April 10, 2018

How Are Weather and Seasonal Allergens Connected?

According to experts in allergy, asthma and immunology, weather can significantly affect the symptoms in people with seasonal allergies. Depending on the allergen causing a reaction, the best weather conditions for allergic people may differ.

 

Weather and Pollen Counts

 

In many cases, pollen allergy sufferers feel more comfortable on cool, rainy days or the days right after rain. The cooler the weather, the slower is the growth of plants.

Specialists say that for people with pollen allergy, the weather on rainy days in the best, since the rain helps to wash the pollen out of the air. However, this is only a temporary effect because it also helps plants grow.

The weather often gets dry and sunny several days after rain, which even increases the pollen counts in the air, making the symptoms of many allergy sufferers worse. Such a weather allows the plants, especially those in their peak season, to produce pollen.

When the weather is windy, the pollen can easily spread and reach the areas many miles away, which typically happens in the middle of a pollen season. On windy days, the levels of mold spores also increase.

Climate and Pollen Counts

 

Allergists suggest that places where the climate tends to be hot and dry provide more favorable conditions for people allergic to pollen. There is usually a lack of plants in such places, which means that the pollen levels are lower.

However, dry and hot climates are typically associated with dust that causes sneezing and runny nose, as well as red, itchy or watery eyes in people allergic to dust mites.

Peak Seasons for Different Types of Pollen Allergies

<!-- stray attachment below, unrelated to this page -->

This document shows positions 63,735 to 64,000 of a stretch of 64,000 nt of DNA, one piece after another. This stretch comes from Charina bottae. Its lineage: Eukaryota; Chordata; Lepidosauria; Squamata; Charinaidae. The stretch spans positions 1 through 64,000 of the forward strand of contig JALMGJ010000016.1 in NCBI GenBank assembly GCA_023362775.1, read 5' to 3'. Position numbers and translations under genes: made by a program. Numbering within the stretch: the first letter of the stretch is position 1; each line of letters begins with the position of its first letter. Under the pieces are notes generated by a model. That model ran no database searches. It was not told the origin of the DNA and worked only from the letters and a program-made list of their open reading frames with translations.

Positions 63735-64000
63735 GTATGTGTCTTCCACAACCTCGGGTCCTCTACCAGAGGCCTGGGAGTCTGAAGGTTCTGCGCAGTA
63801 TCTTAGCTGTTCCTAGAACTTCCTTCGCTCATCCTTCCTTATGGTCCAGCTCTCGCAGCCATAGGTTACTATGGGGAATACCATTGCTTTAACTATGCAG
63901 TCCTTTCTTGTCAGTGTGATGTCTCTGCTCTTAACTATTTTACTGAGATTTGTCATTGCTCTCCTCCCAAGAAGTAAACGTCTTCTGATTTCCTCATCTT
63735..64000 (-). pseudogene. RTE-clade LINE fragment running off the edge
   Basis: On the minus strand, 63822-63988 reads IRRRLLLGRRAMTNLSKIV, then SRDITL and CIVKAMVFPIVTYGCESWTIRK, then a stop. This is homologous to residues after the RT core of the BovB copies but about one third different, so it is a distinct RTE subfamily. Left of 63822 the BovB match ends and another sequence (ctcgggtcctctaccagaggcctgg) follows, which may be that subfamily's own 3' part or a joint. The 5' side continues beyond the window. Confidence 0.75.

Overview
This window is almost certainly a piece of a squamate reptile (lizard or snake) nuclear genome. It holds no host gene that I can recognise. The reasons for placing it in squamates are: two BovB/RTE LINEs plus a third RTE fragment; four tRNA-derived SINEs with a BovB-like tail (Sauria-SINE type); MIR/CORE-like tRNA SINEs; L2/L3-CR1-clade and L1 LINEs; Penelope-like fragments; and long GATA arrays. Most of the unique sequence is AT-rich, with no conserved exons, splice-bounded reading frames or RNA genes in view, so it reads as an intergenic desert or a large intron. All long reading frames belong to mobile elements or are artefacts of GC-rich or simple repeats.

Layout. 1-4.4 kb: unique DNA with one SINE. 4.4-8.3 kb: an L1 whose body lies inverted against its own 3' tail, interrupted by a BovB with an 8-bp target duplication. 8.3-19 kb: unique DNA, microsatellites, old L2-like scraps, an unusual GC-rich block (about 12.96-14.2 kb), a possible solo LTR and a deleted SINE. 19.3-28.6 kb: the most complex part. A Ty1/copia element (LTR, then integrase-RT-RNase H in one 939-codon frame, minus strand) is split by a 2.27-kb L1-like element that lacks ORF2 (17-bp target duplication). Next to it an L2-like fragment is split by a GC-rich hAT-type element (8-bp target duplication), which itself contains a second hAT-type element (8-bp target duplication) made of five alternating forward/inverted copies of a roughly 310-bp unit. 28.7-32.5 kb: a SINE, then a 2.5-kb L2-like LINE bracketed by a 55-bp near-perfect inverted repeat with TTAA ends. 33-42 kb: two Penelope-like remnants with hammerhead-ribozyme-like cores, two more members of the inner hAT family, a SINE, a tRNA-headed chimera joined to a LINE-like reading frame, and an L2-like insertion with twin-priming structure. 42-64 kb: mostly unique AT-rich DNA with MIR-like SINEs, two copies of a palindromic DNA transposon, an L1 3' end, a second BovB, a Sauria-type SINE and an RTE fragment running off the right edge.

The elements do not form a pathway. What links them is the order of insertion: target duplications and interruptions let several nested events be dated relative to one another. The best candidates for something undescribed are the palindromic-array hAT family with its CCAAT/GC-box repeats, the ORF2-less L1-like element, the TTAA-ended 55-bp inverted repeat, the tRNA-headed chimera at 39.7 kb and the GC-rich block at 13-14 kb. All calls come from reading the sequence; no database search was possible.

People with pollen allergies can be allergic to the pollen of particular plants, such as trees or weeds. Since trees, weeds and grasses produce pollen during different seasons, people with seasonal allergies may see an increase in their symptoms at different times.

Spring is often the worst time for those allergic to pollen, especially tree pollen. Tree pollen season usually starts in middle of the spring. In addition, grass pollen is a dominant throughout the summertime, while weeds tend to produce pollen during late summer and early fall.

The best times of the year for people with seasonal allergies are usually in winter, early spring or late fall. The allergy season normally ends in fall or winter, once the plants get frozen.

What About Allergens Like Mold and Dust Mites?

 

People affected by mold allergy or allergy to dust mites often experience worsening of their symptoms in humid and wet surroundings. Mold spores and dust mites are among the most common allergens, but dust mites are more likely to cause a reaction, as these are an indoor allergen. Unlike outdoor allergen like pollen, indoor allergens usually affect you more during the fall and winter, mainly because people spend more time inside.

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